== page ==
A visit to New Orleans is not complete without a John Boutté gig.

A singer with grit, soul, passion and beauty, his sound is one of the most beloved in his hometown. John Boutté is one of those New Orleans entertainers who seems like a force just barely contained. He’s a jazz and soul singer and a wickedly effective communicator. He works hard to connect with his audiences, and more often than not he succeeds mightily.

A small, wiry man with a high, grainy voice, Boutté can often evoke the sound of Sam Cooke — he doesn’t seem to discourage the comparison — but his stage manner, his choice of repertoire, and his rapport with musicians all point back to New Orleans.

Born into a Creole family in the 7th Ward, Boutté grew up listening to hometown legends as well as the music of Stevie Wonder and Marvin Gaye, and he was later influenced by Allen Toussaint and the popular R&B players of New Orleans. His older sister Lillian Boutté, a gifted gospel singer, was also a huge influence on him. He had front-row seats to many great times with musical veterans like James Booker and the Humphrey brothers at Preservation Hall.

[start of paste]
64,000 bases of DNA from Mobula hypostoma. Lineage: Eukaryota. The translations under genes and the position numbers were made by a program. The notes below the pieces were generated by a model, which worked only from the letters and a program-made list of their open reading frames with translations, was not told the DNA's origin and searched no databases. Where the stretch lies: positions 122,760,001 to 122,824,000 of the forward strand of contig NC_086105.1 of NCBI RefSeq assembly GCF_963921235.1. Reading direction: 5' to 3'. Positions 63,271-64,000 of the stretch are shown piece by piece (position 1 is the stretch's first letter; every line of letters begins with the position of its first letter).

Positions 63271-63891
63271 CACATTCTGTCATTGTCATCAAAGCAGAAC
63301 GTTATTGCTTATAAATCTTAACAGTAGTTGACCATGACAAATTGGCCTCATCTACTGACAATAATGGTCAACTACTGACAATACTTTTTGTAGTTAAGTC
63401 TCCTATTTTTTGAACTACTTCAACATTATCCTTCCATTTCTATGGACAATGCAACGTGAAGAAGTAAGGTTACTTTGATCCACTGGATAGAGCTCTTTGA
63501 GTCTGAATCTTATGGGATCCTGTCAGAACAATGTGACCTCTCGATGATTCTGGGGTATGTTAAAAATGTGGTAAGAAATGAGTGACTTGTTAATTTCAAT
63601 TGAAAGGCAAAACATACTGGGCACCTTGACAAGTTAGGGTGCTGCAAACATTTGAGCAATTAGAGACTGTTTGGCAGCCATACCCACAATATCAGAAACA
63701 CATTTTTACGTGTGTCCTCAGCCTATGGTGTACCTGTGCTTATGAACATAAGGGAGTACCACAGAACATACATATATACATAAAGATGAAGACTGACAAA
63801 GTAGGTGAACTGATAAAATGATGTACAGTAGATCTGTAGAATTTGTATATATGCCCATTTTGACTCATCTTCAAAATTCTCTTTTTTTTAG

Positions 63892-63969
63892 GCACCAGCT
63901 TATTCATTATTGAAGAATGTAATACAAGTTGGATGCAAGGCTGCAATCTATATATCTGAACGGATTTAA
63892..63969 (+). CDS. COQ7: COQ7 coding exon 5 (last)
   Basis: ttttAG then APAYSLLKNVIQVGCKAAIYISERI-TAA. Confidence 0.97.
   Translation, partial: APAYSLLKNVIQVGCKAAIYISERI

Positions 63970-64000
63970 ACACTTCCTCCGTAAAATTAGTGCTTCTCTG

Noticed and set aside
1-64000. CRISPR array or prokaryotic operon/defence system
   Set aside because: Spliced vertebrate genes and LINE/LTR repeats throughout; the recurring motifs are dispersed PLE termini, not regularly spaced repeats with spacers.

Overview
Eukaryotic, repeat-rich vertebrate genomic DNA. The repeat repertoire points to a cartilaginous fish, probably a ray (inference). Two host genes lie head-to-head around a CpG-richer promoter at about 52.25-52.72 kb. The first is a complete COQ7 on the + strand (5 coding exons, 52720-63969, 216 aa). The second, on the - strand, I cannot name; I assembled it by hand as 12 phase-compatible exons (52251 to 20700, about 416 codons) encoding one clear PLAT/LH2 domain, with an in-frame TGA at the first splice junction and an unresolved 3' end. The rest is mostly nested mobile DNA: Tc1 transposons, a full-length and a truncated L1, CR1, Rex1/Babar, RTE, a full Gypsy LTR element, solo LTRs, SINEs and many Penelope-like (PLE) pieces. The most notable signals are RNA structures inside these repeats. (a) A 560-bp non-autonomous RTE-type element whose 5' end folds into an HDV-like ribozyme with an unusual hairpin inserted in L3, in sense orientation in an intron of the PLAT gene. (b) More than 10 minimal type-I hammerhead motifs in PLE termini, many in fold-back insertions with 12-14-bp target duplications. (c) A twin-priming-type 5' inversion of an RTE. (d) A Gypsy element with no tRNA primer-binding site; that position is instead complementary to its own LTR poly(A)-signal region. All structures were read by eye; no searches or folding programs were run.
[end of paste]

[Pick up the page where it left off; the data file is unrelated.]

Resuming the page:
After studying business at Xavier University of Louisiana, Boutté served four years in the U.S. Army. Later, he had a fateful encounter with a musical genius that would change his life. He spent the day with Stevie Wonder, who told him that he had a “signature voice.” That prompted him to “change vocations immediately,” Boutté says. He joined his sister’s band on their tour of Europe, and his musical career began.

Fans of HBO’s beloved series Treme also know John Boutté for not only writing and singing the ultra-infectious theme song, but also as a fine actor.

He says: “To see the kids playing on the street; the masters in concert; the fragrance of jasmine and sweet olive trees; the ruckus of festivities; the solemn oaks; the graves above ground, almost like we’re going to miss something if they bury us; the drums beating from every direction on a cool, fall evening; the history, the future and the now… I am one poor, lucky fool.”

Boutté joined us for a conversation about his early life and some of the most affecting moments in his career.